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Current Issue Highlights



March / April 2017

Normally this is where I let you in on the content you can look forward to in the next issue, and I’m still going to do that, but I want to talk about something even bigger first:

Effective immediately, with the very magazine you hold in your hands, Analog will be publishing only double issues—six of them per year. Right off the bat, you’ll see more novellas, longer book review columns, and more variety in the themes that thread through the stories. (For example, our next issue will have both the usual lighter April fare as well as a selection of time-travel pieces.)

The main advantage is that this format allows us to hold current subscription prices a bit longer. (You may have already noticed that this issue is 208 pages instead of our customary 192 for double issues; we worked hard to make sure that there wouldn’t be any loss of content.)

So, what kinds of things can you expect in this brave new world? Well, we have two novellas: “Nexus” by Michael F. Flynn, and John Alfred Taylor’s “Plaisir d’Amour”; “Sustainability Lab 101,” our fact article from Stanley Schmidt; and a trio of novelettes—“Europa’s Survivors” by Marianne J. Dyson; “Host” by Eneaz Brodski; and “The Human Way” by Tony Ballantyne—as well as almost a full “single” issue’s worth of short stories, some light-hearted, like “Ecuador vs. the Bug-Eyed Monsters” by Jay Werkheiser, and “Concerning the Devastation Wrought by the Nefarious Gray Comma and Its Ilk,” by Tim McDaniel; and some that involve a relative rarity in these pages: time travel. “Eli’s Coming,” by Catherine Wells; “Grandmaster” by Jay O’Connell; “Alexander’s Theory of Special Relativity” by Shane Halbach; “Time Heals” by James C. Glass; and “The Snatchers” by Edward P. McDermott—all struck a chord with me (for different reasons), and I bet at least some of them will for you, too.

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by Michael F. Flynn

Consider the man who is brained by a hammer while on his way to lunch.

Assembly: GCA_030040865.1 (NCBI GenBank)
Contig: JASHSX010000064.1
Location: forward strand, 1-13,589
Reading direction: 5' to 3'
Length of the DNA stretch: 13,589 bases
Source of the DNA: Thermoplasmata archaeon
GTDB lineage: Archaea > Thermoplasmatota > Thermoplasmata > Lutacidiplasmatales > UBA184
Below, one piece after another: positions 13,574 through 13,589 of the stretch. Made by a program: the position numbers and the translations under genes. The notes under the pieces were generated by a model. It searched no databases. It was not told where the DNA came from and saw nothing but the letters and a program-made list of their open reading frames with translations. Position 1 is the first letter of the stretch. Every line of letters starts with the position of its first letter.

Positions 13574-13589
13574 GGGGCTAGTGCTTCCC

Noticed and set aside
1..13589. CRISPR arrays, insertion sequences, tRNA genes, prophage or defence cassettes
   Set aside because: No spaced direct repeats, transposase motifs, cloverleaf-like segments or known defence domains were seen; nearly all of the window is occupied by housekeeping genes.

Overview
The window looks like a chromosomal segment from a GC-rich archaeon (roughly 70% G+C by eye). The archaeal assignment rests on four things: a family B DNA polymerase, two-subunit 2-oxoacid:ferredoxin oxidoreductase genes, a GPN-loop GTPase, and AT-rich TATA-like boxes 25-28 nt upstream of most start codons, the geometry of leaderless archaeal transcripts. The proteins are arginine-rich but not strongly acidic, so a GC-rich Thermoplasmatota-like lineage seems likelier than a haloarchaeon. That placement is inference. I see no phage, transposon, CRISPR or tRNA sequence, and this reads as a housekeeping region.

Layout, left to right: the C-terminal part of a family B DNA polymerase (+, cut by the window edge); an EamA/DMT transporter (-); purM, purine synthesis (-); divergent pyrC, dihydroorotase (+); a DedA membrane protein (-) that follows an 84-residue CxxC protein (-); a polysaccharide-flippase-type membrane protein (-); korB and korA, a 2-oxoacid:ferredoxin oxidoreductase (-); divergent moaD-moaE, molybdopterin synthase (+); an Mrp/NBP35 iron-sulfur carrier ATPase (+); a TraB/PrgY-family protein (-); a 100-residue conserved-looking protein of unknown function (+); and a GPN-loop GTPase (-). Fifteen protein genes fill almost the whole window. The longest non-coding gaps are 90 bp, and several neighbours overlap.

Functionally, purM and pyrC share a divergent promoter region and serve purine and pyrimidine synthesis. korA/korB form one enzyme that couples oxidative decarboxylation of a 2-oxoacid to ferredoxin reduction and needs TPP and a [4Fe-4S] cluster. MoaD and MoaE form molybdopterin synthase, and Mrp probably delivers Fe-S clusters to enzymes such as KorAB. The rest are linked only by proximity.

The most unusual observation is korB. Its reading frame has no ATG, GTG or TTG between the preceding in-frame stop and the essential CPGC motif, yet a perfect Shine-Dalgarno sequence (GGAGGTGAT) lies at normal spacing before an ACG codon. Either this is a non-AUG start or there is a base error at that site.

Everything about his perambulation is caused. He walks that route because his favorite café is two blocks in that direction. He sets forth at the time he does because it is his lunchtime. He arrives at the dread time and place because of the pace at which he walks. There are reasons for everything that happens. READ MORE

Plaisir D'Amour

by John Alfred Taylor

Ben Niehaus knew all about tribes and moieties and phratries, endogamy and exogamy, as well as the pitfalls of participant observation, but never imagined falling in love. Desperately, hopelessly, with a woman who had four hands. Worse than Montagues and Capulets.

Everything worked out from the beginning. Ben realized it was the chance of a lifetime when he learned that the mining unit Georgius Agricola would be passing on its way to a swingby of Venus. READ MORE



by Daniel D. Villani

It is hypothesized
That somewhere within meters
Of where we live and breathe...



Guest Editorial: Future-Proofing the Near Future: Design Fiction for Global Education 

by Nickolas Falkner

We are in space. We went to the Moon. We will go to Mars. Fiction writers, especially science fiction authors, were key to this. How did fiction set us on the path to the stars? The world had already seen the romance of space and possible new frontiers, courtesy of science fiction writers. There are other challenges on Earth that could use such a force for transformation, including the pressing need for effective and affordable global education. First, let’s look to space. READ MORE


The Alternate View: Testing the Neutrino

by John G. Cramer

In this AV column, my eleventh discussing neutrinos, I want to describe two new underground experiments that seek to determine the hierarchy in mass of the three neutrino flavors. To begin this discussion, however, I’ll need to delve into some of the intricacies of neutrino physics. READ MORE


The Reference Library

by Don Sakers

Since antiquity, the mind/body dichotomy has been part of our culture. Known in philosophy circles as “dualism,” it’s the eternal question of the balance between mental and physical, thought and action, intellectual and material.

In science fiction, one of the ways this dichotomy plays out is in the distinction between idea-oriented and action/adventure-oriented SF. READ MORE


Upcoming Events

by Anthony Lewis

Check here for the latest conventions upcoming in March and April 2017! READ MORE


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